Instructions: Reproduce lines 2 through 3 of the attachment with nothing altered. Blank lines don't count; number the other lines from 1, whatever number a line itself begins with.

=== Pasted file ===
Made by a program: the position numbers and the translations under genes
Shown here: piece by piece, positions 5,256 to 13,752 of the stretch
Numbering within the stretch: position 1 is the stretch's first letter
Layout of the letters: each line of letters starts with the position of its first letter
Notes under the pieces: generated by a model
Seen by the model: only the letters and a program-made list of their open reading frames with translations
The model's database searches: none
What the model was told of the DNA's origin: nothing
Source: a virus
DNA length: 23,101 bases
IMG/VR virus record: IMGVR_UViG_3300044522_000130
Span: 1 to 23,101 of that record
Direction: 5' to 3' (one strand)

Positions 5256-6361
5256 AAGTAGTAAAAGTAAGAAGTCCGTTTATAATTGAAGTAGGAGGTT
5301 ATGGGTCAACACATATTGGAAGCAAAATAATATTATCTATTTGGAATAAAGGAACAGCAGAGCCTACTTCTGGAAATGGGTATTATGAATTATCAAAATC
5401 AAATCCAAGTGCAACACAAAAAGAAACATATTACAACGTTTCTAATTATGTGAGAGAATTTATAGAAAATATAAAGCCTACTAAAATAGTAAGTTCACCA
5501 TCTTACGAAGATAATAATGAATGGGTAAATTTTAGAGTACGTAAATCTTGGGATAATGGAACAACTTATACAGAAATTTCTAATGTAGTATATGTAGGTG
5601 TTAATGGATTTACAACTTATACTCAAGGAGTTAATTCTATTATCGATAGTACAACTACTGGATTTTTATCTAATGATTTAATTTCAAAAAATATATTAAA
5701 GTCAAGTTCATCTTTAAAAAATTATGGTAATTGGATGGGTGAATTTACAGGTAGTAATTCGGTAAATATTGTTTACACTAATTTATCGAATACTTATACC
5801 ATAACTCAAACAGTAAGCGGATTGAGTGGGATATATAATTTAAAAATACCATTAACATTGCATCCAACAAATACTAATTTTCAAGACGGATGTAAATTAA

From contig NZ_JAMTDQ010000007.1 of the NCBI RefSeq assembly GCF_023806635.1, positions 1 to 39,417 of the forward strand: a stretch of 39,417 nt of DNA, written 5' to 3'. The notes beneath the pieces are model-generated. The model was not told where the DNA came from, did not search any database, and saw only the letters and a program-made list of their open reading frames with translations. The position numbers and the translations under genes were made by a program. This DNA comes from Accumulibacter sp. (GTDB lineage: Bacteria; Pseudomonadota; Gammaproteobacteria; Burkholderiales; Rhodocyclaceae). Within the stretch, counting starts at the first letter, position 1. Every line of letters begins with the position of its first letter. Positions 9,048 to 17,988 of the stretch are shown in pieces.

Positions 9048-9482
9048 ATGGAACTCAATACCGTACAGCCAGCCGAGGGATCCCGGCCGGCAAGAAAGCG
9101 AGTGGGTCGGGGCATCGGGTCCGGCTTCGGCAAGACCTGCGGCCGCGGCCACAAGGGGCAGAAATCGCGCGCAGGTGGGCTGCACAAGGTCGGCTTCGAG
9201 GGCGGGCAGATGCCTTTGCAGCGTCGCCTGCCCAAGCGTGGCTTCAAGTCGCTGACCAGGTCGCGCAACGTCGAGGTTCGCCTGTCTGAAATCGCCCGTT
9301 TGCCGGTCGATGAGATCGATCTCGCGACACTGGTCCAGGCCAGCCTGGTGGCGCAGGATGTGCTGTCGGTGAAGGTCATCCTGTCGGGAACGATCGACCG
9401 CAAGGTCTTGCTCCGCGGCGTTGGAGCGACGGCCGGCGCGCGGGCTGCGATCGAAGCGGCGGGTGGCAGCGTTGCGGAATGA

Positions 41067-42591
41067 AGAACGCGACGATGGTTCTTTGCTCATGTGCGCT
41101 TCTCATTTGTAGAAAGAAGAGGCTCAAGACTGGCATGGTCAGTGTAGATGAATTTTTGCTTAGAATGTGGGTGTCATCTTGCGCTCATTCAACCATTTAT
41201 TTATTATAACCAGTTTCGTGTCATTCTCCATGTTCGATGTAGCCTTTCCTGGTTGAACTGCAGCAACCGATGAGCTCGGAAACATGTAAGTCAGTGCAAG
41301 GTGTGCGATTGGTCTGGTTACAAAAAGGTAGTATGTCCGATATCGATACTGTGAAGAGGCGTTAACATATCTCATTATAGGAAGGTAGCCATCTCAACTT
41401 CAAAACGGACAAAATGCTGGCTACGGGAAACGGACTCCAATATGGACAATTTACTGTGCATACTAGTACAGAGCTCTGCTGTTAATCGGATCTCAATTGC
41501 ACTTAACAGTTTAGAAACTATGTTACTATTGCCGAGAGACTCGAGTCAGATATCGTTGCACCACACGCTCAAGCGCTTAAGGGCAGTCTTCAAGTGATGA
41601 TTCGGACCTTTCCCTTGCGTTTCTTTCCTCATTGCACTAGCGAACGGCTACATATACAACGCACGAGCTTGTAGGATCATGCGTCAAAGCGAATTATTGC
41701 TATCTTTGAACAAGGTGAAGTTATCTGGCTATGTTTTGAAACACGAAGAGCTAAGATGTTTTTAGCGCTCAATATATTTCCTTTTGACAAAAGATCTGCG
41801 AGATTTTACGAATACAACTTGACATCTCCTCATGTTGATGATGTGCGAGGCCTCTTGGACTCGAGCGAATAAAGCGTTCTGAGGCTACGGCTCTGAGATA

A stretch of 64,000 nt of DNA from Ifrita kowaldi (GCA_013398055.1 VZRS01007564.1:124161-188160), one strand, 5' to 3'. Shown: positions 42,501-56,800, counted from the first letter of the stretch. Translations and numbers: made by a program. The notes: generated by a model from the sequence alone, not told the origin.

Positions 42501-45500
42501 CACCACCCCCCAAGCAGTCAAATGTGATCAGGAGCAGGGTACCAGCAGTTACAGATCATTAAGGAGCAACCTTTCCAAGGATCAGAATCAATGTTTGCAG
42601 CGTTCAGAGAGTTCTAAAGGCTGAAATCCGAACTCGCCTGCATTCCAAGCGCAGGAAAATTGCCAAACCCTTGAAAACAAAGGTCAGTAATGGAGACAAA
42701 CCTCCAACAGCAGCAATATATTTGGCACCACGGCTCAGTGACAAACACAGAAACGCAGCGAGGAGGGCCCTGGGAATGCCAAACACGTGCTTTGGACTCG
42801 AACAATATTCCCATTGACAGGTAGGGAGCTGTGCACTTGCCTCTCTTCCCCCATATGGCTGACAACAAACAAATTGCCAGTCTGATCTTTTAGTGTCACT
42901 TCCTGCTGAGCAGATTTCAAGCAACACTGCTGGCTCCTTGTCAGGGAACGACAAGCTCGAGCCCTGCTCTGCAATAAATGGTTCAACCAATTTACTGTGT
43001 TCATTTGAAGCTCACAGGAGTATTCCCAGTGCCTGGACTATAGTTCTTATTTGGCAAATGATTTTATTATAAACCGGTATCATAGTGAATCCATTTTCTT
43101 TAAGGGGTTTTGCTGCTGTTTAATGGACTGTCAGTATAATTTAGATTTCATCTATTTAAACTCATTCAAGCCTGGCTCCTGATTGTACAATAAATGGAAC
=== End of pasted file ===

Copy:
Shown here: piece by piece, positions 5,256 to 13,752 of the stretch
Numbering within the stretch: position 1 is the stretch's first letter